Weekend Read: Fostering a company culture in a hybrid world
After three lockdowns, more than a year of home working and an unprecedented vaccine rollout, firms of all sizes are slowly, cautiously, reopening and welcoming staff back to the office.
But this mass return to the traditional workplace will be tough for managers and leaders on a number of levels.
Motivation levels may be low, the organisation’s strategy may have changed radically since 2020 and some employees may be feeling the emotional toll of the past year or so. And then there’s implementation of the hybrid model of working.
After months of home working, many people simply do not want to return to the office full-time. Recent research from the Chartered Management Institute found that nearly half of managers are concerned about staff quitting unless they are allowed to continue working remotely post-pandemic.
Some companies that don’t offer more flexible terms over where and when they work, such as Apple, are facing a backlash from their disgruntled teams. It’s led to a large proportion of companies allowing their staff to work a proportion of the week remotely.
Aside from the practical challenges of managing a frequently dispersed team, managers and leaders face a particularly difficult issue when it comes to preserving and building company or organisational culture.
This is important stuff: Numerous surveys and research found over the years that when organisational cultures are positive, you see payoffs in revenue growth, employee retention, stock price and net income.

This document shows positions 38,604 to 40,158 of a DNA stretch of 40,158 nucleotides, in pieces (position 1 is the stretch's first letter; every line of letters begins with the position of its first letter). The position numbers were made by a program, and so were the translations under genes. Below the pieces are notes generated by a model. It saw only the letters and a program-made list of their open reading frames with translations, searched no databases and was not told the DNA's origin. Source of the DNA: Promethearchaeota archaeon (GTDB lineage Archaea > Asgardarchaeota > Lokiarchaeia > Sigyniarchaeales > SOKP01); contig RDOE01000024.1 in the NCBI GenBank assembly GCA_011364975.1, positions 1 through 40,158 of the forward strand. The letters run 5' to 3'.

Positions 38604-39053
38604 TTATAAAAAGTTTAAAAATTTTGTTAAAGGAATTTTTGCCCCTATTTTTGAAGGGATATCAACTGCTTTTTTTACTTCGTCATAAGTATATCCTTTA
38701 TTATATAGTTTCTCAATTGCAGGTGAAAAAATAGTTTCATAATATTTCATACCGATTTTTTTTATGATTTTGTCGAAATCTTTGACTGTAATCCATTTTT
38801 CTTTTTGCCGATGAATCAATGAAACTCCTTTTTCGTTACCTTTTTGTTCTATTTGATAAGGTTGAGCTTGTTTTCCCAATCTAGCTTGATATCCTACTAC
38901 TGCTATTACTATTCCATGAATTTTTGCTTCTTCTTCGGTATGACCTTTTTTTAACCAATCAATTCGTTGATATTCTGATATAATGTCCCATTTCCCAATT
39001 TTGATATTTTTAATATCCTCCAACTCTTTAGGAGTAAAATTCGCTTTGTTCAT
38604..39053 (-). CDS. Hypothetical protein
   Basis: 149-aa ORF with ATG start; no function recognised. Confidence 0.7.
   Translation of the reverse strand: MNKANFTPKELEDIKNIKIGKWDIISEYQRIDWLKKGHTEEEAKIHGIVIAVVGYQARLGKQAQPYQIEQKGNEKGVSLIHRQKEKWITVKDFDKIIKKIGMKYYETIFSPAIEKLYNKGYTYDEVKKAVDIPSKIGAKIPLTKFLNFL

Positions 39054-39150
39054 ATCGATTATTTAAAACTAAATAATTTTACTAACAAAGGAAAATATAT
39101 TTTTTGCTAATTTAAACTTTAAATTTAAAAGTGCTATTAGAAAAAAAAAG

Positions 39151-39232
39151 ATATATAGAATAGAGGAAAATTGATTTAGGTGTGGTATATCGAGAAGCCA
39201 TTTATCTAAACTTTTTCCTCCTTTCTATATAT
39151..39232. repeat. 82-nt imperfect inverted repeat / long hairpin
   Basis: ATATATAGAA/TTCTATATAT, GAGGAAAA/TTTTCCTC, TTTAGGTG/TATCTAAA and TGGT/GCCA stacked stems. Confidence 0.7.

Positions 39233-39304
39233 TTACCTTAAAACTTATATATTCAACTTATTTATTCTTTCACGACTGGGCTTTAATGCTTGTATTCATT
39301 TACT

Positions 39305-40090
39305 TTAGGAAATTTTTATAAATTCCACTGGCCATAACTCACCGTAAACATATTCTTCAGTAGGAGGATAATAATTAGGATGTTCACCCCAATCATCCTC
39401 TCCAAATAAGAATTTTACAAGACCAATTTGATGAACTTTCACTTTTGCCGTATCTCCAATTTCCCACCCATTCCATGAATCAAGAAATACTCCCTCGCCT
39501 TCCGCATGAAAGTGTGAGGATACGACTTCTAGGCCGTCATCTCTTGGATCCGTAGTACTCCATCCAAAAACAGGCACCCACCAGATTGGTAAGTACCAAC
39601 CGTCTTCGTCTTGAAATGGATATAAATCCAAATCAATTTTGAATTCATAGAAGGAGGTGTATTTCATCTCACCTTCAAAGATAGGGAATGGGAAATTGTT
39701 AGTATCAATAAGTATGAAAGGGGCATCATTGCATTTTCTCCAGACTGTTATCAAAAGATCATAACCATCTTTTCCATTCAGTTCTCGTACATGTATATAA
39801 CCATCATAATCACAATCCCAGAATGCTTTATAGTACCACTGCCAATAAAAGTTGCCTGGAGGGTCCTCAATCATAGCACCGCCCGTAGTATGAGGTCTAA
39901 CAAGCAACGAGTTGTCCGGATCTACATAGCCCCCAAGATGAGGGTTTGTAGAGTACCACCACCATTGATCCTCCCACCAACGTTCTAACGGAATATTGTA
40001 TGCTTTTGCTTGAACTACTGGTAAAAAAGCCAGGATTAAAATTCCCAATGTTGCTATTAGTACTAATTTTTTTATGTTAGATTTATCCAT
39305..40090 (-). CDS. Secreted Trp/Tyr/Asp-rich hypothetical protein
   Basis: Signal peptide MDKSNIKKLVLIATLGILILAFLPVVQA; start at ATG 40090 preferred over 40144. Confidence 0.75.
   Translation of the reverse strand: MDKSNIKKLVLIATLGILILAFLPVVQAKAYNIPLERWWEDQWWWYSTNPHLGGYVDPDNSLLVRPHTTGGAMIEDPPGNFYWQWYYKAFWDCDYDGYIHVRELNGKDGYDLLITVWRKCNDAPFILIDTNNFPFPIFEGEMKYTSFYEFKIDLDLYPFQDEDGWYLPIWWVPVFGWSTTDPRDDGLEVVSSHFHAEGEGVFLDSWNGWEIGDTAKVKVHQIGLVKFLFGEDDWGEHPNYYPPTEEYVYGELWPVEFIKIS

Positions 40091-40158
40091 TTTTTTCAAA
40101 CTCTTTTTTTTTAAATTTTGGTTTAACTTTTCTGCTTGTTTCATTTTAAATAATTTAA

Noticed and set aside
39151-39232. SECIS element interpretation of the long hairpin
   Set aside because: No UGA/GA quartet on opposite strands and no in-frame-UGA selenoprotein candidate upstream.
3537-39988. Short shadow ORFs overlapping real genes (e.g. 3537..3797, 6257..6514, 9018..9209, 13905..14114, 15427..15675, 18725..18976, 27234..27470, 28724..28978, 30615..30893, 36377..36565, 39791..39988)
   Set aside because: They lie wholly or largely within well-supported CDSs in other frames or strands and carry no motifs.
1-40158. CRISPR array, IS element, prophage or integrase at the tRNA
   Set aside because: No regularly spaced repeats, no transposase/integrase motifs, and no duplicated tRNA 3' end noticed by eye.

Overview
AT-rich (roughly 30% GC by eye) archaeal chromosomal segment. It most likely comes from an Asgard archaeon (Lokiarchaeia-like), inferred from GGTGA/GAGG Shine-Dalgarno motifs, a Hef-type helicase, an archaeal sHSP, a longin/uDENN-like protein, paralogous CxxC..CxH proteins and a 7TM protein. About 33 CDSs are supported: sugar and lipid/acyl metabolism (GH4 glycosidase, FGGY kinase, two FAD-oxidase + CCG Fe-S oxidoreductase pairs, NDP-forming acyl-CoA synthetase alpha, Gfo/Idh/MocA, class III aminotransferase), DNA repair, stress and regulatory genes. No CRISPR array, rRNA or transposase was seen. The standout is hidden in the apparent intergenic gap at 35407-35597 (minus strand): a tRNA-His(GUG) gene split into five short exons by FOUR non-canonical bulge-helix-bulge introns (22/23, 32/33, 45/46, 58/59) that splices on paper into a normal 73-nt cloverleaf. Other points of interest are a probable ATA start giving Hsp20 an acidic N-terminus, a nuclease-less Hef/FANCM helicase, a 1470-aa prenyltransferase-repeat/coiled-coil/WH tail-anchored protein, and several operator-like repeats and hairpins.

So how do managers and leaders support a positive organisational culture in a changed post-Covid world?
It sounds like a no-brainer, but if you’re not clearly communicating with your team effectively, wherever they’re based, then whatever culture you are trying to foster within the organisation is doomed to fall on deaf ears.
Teddy Nyahasha, chief executive of OneFamily, said he looks at their company culture as “a collection of individual behaviours.”
The key to ensuring cohesion among his 500 employees is finding better ways to converse with each other as a group and as an organisation.
It was something the financial services firm had been working on before the pandemic, but lockdown forced them to accelerate that activity.
Because we were not in the same building during the pandemic, I felt compelled to communicate a lot more and, as a result of that, I actually realised that even pre-Covid I was not communicating enough.
“While we were locked down, there was a lot of uncertainty of how we will get people working from home, so I started writing a blog, at first every day, then when I realised that was too much, I went to two blogs a week,” he added.